Tesla is aiming to ramp up to 50,000 Tesla Semi electric trucks per year

Tesla is aiming to ramp up Tesla Semi production to 50,000 electric trucks per year – as soon as 2024. It would make Tesla one of the largest class 8 truck manufacturers.

After five years of waiting, Tesla is now finally in early production with the Tesla Semi electric truck.

Electrek exclusively reported that Tesla was building a production line for the Tesla Semi in a new building near Gigafactory Nevada. At the time, we were told that the production equipment installed would be for about five electric trucks per week.

That would be only 250 trucks per year.

However, Tesla always planned to move to higher volume production at Gigafactory Texas.

During the conference call that followed the release of Tesla’s Q3 2022 financial results, CEO Elon Musk announced that Tesla is “tentatively” aiming for 50,000 Tesla Semi electric trucks in 2024:

It takes about a year to ramp up production. So, we’re tentatively aiming for 50,000 units in 2024 for Tesla Semi in North America. And obviously, we’ll expand beyond North America.

Musk didn’t want to communicate the price of the vehicle, but he did say:

And these would sell… I don’t want to say the exact prices, but they’re much more than a passenger vehicle.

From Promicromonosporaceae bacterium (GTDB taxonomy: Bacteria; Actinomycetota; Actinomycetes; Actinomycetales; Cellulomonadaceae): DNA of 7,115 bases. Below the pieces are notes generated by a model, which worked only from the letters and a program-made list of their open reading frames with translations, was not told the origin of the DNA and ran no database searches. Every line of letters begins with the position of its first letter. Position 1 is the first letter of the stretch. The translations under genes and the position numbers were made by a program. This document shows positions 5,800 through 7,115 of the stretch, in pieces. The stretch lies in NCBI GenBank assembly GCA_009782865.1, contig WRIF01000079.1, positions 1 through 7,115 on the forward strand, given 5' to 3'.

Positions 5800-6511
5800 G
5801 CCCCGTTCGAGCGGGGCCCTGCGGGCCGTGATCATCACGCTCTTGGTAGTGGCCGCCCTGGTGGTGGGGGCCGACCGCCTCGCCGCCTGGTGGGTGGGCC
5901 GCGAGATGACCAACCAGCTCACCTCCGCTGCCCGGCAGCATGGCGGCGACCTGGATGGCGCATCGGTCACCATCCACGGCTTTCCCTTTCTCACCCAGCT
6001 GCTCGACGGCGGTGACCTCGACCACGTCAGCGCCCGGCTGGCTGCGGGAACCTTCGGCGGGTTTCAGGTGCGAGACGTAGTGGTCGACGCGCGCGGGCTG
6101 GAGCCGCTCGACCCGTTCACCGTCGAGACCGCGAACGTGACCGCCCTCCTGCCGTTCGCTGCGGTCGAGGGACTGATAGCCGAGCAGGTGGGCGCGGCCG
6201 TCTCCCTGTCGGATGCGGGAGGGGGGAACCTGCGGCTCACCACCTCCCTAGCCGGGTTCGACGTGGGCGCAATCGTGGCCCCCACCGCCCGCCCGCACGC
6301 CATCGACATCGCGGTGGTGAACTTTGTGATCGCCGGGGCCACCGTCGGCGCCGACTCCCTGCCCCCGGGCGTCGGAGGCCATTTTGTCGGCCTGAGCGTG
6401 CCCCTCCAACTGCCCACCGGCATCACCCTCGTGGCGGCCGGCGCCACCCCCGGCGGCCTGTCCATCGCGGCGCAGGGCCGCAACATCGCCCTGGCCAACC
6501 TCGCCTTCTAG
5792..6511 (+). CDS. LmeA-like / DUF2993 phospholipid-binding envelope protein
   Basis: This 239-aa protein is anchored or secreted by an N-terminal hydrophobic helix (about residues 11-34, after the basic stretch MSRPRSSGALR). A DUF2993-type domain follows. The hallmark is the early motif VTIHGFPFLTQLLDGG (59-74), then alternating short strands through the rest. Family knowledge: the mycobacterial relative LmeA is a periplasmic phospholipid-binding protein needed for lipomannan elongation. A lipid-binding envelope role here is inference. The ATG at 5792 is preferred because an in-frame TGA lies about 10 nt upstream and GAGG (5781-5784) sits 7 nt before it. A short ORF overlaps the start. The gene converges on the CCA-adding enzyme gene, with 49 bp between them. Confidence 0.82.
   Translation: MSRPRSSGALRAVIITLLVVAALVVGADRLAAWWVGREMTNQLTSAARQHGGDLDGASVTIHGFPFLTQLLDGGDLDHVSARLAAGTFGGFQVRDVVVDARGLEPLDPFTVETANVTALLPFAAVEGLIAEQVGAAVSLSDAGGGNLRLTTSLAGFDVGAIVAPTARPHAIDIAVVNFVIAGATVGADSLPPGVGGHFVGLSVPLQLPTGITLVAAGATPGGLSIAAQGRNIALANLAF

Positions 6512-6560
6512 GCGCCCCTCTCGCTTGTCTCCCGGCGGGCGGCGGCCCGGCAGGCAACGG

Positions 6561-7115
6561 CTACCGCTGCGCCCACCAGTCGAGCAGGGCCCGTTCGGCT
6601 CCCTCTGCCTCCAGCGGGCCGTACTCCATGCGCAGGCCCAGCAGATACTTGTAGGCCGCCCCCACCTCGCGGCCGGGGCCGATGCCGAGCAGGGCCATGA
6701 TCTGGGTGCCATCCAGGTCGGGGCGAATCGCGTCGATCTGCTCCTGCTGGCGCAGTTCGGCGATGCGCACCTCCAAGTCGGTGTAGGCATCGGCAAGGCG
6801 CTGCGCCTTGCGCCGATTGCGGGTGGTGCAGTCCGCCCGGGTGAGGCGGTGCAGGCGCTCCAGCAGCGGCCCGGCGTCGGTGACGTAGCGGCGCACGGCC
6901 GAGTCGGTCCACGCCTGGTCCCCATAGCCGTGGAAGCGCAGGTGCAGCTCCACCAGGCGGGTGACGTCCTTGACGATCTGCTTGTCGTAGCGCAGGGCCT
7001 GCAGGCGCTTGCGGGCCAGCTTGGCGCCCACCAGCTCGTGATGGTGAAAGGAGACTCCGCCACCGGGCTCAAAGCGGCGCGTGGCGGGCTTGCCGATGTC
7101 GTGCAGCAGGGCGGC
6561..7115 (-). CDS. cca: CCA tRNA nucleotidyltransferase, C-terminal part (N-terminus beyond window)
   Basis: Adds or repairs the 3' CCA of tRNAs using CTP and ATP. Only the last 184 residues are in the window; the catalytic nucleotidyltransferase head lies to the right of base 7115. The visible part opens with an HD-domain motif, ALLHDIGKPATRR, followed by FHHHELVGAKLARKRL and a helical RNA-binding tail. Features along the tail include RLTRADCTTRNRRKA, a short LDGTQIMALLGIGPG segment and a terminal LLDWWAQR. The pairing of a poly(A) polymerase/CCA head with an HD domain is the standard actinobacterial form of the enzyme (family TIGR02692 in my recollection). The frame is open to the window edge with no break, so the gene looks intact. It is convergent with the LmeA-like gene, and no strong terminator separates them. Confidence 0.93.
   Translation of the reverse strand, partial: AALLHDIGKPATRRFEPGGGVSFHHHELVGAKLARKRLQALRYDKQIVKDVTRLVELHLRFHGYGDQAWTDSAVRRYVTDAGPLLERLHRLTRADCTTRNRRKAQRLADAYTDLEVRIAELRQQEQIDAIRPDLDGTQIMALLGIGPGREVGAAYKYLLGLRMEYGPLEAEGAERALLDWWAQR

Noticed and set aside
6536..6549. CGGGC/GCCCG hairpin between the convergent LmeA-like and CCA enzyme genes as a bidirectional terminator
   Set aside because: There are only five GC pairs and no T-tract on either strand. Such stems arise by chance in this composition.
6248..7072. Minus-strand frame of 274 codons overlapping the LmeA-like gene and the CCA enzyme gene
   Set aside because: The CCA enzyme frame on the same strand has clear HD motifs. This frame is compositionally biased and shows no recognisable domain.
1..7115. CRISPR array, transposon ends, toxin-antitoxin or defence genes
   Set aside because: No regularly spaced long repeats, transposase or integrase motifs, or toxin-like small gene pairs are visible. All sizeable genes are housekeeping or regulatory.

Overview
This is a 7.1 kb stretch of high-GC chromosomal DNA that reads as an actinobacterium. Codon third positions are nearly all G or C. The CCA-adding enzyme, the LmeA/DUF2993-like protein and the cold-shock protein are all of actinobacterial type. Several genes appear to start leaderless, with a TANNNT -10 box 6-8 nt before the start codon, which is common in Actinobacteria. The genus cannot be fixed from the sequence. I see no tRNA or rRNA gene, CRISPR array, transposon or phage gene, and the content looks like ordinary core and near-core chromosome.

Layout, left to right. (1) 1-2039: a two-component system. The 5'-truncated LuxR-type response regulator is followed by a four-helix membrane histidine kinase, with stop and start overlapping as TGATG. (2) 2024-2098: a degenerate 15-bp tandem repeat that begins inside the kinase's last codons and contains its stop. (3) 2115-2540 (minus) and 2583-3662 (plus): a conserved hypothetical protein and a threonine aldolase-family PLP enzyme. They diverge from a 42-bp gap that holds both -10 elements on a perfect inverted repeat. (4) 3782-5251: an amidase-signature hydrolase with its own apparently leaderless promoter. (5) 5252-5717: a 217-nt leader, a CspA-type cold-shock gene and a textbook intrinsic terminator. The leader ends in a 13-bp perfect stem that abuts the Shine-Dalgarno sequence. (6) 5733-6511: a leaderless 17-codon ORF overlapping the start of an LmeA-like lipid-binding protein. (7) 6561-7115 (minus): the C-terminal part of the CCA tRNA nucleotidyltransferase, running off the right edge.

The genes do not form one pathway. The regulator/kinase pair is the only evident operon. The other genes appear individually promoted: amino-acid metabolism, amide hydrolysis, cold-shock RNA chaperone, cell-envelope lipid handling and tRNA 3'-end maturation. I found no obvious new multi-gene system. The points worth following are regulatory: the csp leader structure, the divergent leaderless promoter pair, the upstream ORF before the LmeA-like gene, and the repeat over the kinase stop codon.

Interestingly, Musk also confirmed that Tesla Semi doesn’t use 4680 battery cells. He didn’t confirm which cells it uses, but it is presumably the same 2170 cells found in most Tesla Model 3 and Model Y in production today.

Electrek’s Take

The fact that Tesla doesn’t have to rely on 4680 cells for the Tesla Semi should greatly help with the rapidly increasing production of the electric truck.

This is good news because Tesla Semi could have a massive impact on the transport industry at scale. It will not only reduce emissions throughout the industry, but it also has the potential to greatly reduce the cost of operation per mile.

Reducing the cost of transport per mile has an impact on virtually all products that are transported by trucks, and basically anything you can think that has been in a truck at some point.

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